If you’re wondering how Mitt Romney could have lost the 2012 presidential election to President Obama after securing a 5-point advantage among independent voters, a good portion of the answer might be found in Catalist, a centralized database that Democrats are using to turn out the vote.
In an article at PJ Media, former Justice Department Voting Section lawyer J. Christian Adams compares the astoundingly comprehensive left-wing data machine to the cybernetic organism in “Star Trek: First Contact.”
In the 1996 film, the all-consuming Borg forces other species into its collective “hive” mind of knowledge.
“Every Borg unit can see what all the other units see,” Mr. Adams writes. “They share data and react in unison. Similarly, the data feeding the central Catalist database is coming from a wide swath of sources. Public records, pollsters, campaigns, nonprofits, activist groups, unions, parties, commercial data. For example, when an environmental group does neighborhood door-knocking for cash, the results of those contacts are fed into Catalist.”
This allows Democratic Party activists to drill down to the party’s base and send staff and volunteers out to make sure that likely Democratic voters — including those who have not voted in years — register and either vote early, mail in their ballots or show up at the polls on Election Day.
Catalist, which was founded in 2006 with seed money from billionaire leftist George Soros and whose president is former Clinton Deputy Chief of Staff Harold Ickes, specializes in “micro-targeting.”
Two Obama for America 20-somethings with clipboards came to our door in Northern Virginia in 2008 and asked to speak to our grown children, who, their records showed, might still be living with us. They weren’t, but they weren’t far out of the nest, either. We were stunned at the specificity of the inquiry. Catalist has data on every single voter in America. They know what you eat for breakfast. Well, maybe not, but their reach is formidable.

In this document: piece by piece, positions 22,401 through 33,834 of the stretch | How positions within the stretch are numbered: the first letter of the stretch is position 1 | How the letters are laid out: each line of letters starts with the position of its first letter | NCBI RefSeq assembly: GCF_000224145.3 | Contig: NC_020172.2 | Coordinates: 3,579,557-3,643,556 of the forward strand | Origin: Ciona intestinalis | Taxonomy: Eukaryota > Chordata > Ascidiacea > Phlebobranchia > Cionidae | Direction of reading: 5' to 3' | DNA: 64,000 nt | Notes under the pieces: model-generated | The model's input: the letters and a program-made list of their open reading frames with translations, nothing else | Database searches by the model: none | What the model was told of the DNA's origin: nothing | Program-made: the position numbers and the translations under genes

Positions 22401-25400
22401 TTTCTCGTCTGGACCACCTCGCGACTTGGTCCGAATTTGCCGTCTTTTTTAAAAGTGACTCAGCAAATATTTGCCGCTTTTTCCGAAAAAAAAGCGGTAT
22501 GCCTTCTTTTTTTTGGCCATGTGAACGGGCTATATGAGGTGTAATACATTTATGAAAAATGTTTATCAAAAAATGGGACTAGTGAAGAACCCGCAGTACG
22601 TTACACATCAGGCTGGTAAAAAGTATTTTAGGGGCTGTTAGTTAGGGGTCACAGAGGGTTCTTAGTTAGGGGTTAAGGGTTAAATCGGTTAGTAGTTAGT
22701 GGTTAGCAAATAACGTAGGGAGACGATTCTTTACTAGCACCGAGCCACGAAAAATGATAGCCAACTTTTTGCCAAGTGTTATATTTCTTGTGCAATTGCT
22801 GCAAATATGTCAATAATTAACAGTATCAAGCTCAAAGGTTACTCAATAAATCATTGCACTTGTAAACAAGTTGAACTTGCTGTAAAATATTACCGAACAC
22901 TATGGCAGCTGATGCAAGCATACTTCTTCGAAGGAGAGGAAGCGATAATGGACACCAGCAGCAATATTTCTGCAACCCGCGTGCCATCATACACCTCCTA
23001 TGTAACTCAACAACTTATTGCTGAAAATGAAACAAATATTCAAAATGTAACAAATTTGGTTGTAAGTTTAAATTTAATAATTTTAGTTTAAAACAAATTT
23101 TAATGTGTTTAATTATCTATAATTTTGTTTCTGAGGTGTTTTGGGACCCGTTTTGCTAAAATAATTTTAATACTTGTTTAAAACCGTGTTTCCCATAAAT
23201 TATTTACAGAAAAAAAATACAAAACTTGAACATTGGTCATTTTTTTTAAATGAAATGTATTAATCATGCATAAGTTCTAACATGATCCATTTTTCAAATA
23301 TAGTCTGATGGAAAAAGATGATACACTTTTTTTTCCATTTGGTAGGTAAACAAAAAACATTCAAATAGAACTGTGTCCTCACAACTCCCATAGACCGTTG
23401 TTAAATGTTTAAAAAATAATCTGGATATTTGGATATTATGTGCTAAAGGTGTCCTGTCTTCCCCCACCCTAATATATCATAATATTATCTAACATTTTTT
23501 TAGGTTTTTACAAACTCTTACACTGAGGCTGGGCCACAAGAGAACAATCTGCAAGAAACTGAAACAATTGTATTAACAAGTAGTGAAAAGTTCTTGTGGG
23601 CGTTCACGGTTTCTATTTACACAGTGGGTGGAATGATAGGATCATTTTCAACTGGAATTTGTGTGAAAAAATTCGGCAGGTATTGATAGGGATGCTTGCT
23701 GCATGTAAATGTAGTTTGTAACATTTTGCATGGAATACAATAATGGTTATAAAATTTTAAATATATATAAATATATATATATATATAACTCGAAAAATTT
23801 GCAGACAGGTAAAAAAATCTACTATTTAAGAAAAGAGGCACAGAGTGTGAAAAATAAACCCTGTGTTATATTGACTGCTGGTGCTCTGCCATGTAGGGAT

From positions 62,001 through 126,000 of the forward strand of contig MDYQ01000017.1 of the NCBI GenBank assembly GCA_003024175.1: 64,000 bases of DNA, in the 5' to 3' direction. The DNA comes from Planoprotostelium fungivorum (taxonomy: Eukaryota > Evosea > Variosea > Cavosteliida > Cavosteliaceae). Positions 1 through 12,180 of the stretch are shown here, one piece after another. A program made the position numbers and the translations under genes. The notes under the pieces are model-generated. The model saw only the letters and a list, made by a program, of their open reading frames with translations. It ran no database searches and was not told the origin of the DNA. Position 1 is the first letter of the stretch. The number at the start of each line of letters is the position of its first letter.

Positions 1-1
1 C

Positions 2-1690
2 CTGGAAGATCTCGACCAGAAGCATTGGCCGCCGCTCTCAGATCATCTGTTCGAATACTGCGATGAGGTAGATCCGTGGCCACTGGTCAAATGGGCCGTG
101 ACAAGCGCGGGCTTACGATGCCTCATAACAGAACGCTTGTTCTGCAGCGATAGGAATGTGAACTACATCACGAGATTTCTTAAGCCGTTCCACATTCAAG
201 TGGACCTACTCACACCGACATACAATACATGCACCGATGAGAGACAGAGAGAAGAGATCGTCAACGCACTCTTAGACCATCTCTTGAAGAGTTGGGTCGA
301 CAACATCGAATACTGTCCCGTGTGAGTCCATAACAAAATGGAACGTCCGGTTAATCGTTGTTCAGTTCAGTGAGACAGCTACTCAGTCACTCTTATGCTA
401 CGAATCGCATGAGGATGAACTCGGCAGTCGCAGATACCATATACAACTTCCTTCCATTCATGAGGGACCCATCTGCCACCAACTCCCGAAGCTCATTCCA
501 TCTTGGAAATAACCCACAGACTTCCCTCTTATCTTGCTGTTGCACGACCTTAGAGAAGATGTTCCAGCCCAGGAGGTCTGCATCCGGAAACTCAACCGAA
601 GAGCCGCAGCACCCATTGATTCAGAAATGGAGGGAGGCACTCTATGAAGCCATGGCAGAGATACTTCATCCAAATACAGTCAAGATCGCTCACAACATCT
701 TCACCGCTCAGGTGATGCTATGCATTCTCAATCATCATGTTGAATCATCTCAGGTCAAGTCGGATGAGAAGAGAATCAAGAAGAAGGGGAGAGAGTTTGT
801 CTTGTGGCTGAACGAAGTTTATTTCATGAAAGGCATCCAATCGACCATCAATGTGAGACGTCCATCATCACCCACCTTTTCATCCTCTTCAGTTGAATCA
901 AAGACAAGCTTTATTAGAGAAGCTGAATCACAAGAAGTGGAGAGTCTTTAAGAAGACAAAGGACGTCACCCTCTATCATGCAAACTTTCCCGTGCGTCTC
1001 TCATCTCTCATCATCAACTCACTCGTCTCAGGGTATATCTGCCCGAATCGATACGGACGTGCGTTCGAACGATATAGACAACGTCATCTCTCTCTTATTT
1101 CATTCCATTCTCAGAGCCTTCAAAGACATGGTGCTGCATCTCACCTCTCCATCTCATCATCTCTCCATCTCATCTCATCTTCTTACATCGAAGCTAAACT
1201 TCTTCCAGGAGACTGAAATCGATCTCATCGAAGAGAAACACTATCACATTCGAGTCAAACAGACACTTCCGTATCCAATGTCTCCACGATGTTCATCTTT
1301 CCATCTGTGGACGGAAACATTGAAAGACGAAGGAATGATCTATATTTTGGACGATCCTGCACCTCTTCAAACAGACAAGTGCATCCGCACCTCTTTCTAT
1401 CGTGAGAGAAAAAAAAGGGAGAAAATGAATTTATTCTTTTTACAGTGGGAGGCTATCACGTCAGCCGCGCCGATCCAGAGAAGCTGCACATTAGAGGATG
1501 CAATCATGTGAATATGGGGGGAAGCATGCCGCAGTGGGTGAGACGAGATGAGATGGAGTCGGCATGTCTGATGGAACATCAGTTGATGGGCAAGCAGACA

“The bottom line is that they don’t need the independents anymore, so they don’t need to moderate their message,” Mr. Adams told me. “This is why Obama can keep veering sharply left without fear of losing elections. As long as they turn out their base, that’s all they need.”
In 2012, Mr. Obama got less of the independent vote than in 2008 in eight of the nine battleground states: Colorado, Florida, Iowa, Nevada, New Hampshire, Ohio, Virginia and Wisconsin. He won more independents in one battleground state, North Carolina — the only swing state he lost.
“Capturing independents by 5 points gave Romney a 1.5 percent advantage in the overall vote,” a Slate analysis explains, “not nearly enough to overcome the 4.5 percent advantage Obama got from the predominance of Democratic voters, who outnumbered Republicans 38 [percent] to 32 percent.”
There is nothing on the Republican side to rival Catalist. Several GOP data banks exist, but they don’t share data the way Catalist does. Democrats “have created a collaborative and fully integrated system that allows them to ignore the middle while extracting unprecedented turnout from a micro-targeted, ideologically far-left base,” Mr. Adams writes.
GOP consultants still think an expensive air war with TV ads will carry the day, even as Catalist-informed troops are overrunning the battlefield.
In a recent Wall Street Journal column, American Crossroads founder Karl Rove noted that Democratic U.S. Senate candidates and groups have already spent $109 million to run or place TV ads, contrasted with $85 million spent on behalf of Republican candidates. He advised Republican donors to “open their wallets,” and, almost as an afterthought at the end of the column, “if they live in a battleground state, they clear their calendars to volunteer to identify and get out the vote.”
Mr. Adams, who runs the Virginia-based Election Law Center and is on the American Civil Rights Union’s Policy Board, discovered the magnitude of Catalist last year during election-integrity litigation brought against the state of Indiana. One of the consultants was Yale political science professor Eitan D. Hersh, author of a Harvard dissertation on Catalist. Upon reading Mr. Hersh’s paper, Mr. Adams concluded that the game had changed exponentially, and that Republicans were sending the equivalent of horses against tanks.
Neither party can afford to utterly alienate independent voters, who make up upward of 20 percent of the electorate. The GOP traditionally has won elections by attracting a highly motivated coalition of fiscal, social and national security conservatives, along with some moderates and independents.
However, lukewarm candidates such as John McCain and Mitt Romney did not motivate a critical component of the Republican base — evangelical Christians — to turn out in sufficient numbers to volunteer their time, much less vote.
It will not be enough for the GOP to trust that the nation is fed up with Mr. Obama and his enablers in Congress. They must find ways to excite their conservative base and to work together to create the kind of centralized data powerhouse that will keep fewer people from being sucked into the Borg.
It’s not “the economy, stupid.” It’s which party turns out its base.
Robert Knight is senior fellow for the American Civil Rights Union and a columnist for The Washington Times.